New ALA/Harwood Library Tools Released

ALA, Harwood Institute release new tools to help libraries lead positive community change

For Immediate Release Fri, 08/14/2015


Sarah Ostman

Communications Manager

ALA Public Programs Office


CHICAGO — The American Library Association (ALA), in partnership with The Harwood Institute for Public Innovation, has released three new tools to help libraries engage their communities, focus efforts where they are needed most and lead positive community change.The tools are the final pieces of a set of community engagement resources created for libraries as part of ALA’s Libraries Transforming Communities initiative. Taken together, the collection — which includes worksheets, conversation guides and webinars — teaches libraries to “turn outward,” making their communities the reference point for the libraries’ work.The new tools are designed for libraries that already have been putting the “turning outward” approach to use, or those that have attended a Harwood Institute training or orientation.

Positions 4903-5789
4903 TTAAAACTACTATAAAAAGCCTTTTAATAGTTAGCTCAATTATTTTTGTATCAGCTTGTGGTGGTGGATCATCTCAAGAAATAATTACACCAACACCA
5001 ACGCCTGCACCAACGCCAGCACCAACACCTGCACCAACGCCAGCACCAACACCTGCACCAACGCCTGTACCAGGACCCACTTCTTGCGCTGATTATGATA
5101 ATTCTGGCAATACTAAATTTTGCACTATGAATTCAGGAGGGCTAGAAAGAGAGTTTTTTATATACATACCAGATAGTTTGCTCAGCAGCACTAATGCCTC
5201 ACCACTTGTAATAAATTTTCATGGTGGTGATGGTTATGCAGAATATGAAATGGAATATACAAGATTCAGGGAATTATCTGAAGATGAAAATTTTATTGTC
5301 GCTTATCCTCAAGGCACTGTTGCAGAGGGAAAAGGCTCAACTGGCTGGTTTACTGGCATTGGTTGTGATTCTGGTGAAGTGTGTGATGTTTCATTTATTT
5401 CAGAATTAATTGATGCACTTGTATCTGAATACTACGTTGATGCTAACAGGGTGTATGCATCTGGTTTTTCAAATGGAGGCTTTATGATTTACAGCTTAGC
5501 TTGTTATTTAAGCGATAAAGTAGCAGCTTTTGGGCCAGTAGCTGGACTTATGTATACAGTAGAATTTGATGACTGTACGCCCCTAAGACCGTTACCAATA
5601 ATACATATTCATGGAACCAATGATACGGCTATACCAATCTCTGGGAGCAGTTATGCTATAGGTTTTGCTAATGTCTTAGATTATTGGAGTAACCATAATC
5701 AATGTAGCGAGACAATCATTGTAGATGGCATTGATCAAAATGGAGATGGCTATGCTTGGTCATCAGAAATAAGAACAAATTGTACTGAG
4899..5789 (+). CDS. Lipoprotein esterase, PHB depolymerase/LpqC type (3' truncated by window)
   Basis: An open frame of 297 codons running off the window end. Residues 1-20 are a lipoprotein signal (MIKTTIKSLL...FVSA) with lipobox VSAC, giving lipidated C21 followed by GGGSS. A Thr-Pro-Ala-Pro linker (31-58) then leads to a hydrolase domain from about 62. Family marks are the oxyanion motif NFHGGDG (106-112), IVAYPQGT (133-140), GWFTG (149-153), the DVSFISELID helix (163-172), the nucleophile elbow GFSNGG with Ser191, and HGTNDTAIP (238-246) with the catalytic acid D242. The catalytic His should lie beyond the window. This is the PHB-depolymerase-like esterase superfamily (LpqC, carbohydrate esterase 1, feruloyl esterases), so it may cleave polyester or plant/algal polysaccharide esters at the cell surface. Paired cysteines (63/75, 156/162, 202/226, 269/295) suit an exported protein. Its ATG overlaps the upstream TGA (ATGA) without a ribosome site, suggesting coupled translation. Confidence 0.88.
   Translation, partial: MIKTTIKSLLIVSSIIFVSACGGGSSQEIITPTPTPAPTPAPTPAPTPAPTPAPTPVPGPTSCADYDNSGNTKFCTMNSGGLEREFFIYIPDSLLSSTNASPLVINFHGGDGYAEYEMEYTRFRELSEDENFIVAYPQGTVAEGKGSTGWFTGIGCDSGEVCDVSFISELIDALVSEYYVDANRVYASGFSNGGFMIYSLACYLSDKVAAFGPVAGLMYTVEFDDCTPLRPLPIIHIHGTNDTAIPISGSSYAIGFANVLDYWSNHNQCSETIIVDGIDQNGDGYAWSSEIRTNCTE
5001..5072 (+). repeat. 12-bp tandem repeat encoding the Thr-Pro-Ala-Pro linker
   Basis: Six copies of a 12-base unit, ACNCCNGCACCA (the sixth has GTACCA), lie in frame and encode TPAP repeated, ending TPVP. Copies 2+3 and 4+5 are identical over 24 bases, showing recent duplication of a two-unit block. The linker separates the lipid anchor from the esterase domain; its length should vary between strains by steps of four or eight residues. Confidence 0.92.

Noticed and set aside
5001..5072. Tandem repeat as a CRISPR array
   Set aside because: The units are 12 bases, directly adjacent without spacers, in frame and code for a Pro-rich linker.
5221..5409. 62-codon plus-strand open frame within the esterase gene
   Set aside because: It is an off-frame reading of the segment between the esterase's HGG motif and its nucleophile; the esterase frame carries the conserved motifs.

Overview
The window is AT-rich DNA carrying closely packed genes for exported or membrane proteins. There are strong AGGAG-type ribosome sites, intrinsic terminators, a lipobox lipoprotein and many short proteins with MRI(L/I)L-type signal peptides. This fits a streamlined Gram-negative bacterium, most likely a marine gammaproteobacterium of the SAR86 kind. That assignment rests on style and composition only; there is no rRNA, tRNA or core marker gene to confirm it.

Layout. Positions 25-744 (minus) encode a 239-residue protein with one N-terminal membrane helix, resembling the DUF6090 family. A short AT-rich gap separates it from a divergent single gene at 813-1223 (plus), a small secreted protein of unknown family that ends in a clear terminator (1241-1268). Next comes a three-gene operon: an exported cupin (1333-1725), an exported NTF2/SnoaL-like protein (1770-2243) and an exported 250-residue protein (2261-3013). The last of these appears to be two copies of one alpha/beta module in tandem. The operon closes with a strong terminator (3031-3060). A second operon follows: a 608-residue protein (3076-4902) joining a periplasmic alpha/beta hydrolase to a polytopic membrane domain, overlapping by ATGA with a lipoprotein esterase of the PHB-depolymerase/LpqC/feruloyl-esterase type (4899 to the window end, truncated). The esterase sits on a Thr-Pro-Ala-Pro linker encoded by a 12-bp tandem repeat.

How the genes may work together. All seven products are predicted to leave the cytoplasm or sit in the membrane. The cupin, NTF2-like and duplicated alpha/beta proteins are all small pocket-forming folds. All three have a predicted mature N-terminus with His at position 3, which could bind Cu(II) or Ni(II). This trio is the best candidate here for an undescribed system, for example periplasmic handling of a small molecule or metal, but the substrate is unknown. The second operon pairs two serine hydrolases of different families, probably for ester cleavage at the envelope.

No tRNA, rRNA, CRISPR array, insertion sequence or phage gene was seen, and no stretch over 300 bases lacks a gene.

• “Making It Stick with Staff” is a discussion guide to help libraries reflect on their changing outlook and make the “turning outward” approach part of their everyday work.
  • “Making Meaning of Data” helps libraries make sense of data about library usage and activity and use that information to create programs that better serves the community’s needs.
  • “Tracking Your Progress” provides a visual representation of the “turning outward” approach to help libraries visualize where they have been and where they are going next.

Deborah McCullough, deputy director of the Public Library of Youngstown and Mahoning County in Ohio, said the “Making It Stick with Staff” tool helped facilitate teamwork among her staff.“‘Making It Stick with Staff’ was a great way to get staff to talk — and everyone participated! —about what the library has done to implement change,” McCullough said. “The questions were practical and specifically designed to keep the conversation going, and yet allowed for reflection and analysis.”

Read more here.